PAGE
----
PhD Studentship in Low-Temperature Recycling of Lead-acid Batteries

Imperial College London - Department of Materials

Supervisor: Dr. David Payne

This PhD project aims to develop a new, low-energy and environmentally-friendly electrochemical technology for recycling of spent lead-acid batteries (LABs). The PhD will work on the RELAB project, a £1.3m EPSRC funded grant combining researchers in Materials and Chemical Engineering at Imperial College London.

LABs are still, and will remain a hugely important power supply for automotive industry, with a predicted market value of $80bn by 2025. This is due to the fact that LABs are still present in state of the art hybrid and fully electric vehicles, due to their position as ‘the’ energy storage device for the 12V internal electronics. With an increasing demand for energy from smart grid technology, next generation LABs are also a viable solution to store energy from renewable sources. Despite the widespread and new emerging applications, a major challenge facing the lead-acid technology is its toxicity and the environmental impact of lead when the batteries are recycled.

Our concept is an electrochemical, solution-based recovery of pure lead using lead paste (solid lead-acid battery waste) and deep eutectic solvents (DES, low-cost pseudo ionic-solvents capable of dissolving metal oxides and salts). This delivers a more sustainable path with greatly reduced lead-to-air emissions and low-energy consumption in comparison with the traditional smelting and hydrometallurgical processes, which currently dominate the industrial recycling of lead and lead compounds.

The project will focus on the mechanism of metal deposition from a battery waste/DES solution, including charge transfer processes, speciation of metal cations, stability of the solvents and understanding processes at the electrodes. The electrochemical and characterisation studies will involve cycling voltammetry, chronoamperometry, impedance spectroscopy, rotating disc electrode, electron microscopy, NMR, XPS and EXAFS. The PhD candidate will also work closely with our collaborators and industrial partner on scaling-up strategies and minimising process energy requirement.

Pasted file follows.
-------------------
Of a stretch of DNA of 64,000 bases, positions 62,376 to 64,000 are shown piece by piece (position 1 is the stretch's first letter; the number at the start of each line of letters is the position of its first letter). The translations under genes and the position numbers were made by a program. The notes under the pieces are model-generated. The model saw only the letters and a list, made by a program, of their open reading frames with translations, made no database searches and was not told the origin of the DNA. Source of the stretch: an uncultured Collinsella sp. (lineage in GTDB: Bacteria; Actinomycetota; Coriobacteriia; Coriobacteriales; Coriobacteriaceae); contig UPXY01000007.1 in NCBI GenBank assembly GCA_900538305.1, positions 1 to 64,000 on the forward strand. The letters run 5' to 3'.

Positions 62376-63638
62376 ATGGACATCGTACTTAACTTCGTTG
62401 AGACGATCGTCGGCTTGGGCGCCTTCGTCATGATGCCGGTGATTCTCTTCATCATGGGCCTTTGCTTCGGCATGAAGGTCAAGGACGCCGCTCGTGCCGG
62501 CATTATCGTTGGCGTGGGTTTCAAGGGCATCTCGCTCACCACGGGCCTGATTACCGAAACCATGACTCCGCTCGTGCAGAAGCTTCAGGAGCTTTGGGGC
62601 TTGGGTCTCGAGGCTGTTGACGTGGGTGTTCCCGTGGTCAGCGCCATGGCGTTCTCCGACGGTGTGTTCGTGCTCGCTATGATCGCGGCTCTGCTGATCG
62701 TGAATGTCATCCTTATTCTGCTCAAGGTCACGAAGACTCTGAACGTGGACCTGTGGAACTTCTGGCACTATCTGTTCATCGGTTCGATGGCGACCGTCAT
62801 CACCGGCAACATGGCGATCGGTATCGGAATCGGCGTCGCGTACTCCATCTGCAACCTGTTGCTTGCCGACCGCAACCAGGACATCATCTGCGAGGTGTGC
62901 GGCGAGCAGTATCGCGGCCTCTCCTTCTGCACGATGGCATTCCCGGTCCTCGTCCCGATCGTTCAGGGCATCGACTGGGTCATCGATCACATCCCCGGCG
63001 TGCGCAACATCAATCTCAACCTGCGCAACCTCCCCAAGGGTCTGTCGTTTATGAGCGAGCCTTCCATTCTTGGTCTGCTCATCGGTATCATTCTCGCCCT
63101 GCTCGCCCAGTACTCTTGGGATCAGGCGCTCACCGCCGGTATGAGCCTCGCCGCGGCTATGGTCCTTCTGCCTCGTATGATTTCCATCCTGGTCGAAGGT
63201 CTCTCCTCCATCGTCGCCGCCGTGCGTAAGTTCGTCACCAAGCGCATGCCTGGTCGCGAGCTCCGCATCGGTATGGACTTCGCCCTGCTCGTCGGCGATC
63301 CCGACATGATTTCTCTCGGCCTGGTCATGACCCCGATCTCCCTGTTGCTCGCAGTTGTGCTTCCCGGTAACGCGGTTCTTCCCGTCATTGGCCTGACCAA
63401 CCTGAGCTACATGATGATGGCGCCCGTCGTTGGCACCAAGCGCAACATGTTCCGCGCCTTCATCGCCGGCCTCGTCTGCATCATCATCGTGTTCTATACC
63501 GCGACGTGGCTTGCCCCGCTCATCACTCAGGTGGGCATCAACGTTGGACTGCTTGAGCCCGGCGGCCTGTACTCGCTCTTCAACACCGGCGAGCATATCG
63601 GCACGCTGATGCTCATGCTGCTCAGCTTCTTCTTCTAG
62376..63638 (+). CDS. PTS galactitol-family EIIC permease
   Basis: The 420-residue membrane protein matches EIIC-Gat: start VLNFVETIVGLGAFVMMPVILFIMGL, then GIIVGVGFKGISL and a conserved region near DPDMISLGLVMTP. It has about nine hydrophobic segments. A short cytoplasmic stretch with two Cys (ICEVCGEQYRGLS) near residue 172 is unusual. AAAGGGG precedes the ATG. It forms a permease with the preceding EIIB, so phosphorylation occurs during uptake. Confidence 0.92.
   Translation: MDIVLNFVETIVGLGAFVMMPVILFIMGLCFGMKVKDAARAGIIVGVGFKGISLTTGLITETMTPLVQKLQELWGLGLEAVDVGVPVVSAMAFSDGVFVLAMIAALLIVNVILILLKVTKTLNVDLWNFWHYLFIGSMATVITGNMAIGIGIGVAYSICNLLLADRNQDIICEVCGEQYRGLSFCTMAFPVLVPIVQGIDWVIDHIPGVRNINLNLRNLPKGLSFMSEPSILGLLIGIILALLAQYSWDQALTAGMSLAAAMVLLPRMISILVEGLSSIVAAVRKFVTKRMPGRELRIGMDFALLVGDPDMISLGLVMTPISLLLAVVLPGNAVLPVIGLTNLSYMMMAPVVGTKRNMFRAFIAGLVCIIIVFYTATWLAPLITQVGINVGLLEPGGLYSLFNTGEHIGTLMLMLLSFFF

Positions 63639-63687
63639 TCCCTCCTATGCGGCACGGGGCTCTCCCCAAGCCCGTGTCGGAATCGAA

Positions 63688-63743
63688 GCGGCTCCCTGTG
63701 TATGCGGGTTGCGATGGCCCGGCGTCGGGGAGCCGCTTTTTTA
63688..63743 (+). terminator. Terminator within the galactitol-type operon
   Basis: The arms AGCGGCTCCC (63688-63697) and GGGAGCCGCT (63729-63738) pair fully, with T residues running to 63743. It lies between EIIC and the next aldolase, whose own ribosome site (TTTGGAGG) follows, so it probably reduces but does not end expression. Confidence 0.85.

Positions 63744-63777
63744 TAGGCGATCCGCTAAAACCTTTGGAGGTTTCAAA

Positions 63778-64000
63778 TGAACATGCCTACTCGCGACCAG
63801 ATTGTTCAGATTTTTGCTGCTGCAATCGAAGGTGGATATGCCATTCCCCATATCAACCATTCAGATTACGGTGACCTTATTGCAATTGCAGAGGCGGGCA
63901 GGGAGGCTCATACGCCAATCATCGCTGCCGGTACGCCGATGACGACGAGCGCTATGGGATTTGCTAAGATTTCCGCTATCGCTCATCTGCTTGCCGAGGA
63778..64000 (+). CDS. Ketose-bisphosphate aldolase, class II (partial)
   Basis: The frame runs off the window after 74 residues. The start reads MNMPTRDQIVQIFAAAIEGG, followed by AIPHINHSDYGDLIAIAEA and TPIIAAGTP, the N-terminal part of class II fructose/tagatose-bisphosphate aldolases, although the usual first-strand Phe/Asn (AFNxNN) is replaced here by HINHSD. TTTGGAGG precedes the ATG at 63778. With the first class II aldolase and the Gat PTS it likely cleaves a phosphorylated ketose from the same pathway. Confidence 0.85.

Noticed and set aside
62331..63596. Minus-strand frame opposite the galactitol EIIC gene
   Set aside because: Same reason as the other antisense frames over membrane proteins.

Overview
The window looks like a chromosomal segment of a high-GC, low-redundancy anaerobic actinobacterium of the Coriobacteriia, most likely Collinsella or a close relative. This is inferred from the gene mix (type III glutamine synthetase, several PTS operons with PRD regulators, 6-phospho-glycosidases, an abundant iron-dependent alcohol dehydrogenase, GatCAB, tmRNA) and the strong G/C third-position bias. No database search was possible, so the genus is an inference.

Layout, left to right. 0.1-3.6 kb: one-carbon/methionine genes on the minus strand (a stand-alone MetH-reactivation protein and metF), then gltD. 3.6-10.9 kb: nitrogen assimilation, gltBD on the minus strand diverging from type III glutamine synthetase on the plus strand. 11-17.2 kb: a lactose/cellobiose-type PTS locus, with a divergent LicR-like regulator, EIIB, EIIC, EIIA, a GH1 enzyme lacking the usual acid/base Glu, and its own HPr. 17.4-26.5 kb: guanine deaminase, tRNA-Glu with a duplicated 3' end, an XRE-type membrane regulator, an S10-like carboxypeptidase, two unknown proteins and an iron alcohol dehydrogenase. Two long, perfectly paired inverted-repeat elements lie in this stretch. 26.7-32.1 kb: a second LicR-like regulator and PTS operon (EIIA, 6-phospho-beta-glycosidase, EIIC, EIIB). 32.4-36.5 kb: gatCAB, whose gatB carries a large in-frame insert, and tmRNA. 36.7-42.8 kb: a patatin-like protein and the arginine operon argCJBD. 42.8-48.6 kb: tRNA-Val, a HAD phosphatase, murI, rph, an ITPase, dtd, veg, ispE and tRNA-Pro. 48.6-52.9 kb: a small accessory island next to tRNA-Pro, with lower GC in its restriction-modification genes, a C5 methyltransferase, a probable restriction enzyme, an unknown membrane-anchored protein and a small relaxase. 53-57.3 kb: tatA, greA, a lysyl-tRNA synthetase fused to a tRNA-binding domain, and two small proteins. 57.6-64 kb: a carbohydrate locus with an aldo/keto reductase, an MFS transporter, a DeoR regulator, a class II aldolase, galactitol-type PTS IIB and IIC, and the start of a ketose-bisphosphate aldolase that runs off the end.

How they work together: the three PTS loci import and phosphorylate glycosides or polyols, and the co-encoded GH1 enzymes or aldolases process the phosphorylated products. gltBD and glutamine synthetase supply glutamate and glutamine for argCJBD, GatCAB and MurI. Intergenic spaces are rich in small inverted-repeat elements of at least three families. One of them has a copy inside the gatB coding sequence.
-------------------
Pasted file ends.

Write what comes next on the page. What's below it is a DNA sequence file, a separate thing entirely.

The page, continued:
Applications are invited from students with a relevant background in materials science, physical sciences and engineering. There is one funded studentship available for this project. This 3-year studentship, funded by the EPSRC, will begin in October 2018 and will provide full ‘home rate’ fees plus the standard maintenance stipend to UK and EU students who meet the EPSRC residency criteria (currently a stipend of £16,553). We will though welcome applications from students who are not eligible for this funding but can self-fund.

The minimum academic requirement for admission is an upper second class UK MSci or MEng honours degree. Applications will be processed as received. For questions or further details regarding the project, please contact Dr. David Payne (

Closing Date: 31 May 2018

For questions regarding the admissions process, please contact Mrs Fiona Thomson ( Formal applications can be completed online: while information about the Department can be found at

Committed to equality and valuing diversity, we are also an Athena SWAN Silver Award winner, a Stonewall Diversity Champion, a Disability Confident Employer and are working in partnership with GIRES to promote respect for trans people.

The College is a proud signatory to the San-Francisco Declaration on Research Assessment (DORA), which means that in hiring and promotion decisions, we evaluate applicants on the quality of their work, not the journal impact factor where it is published. For more information, see 

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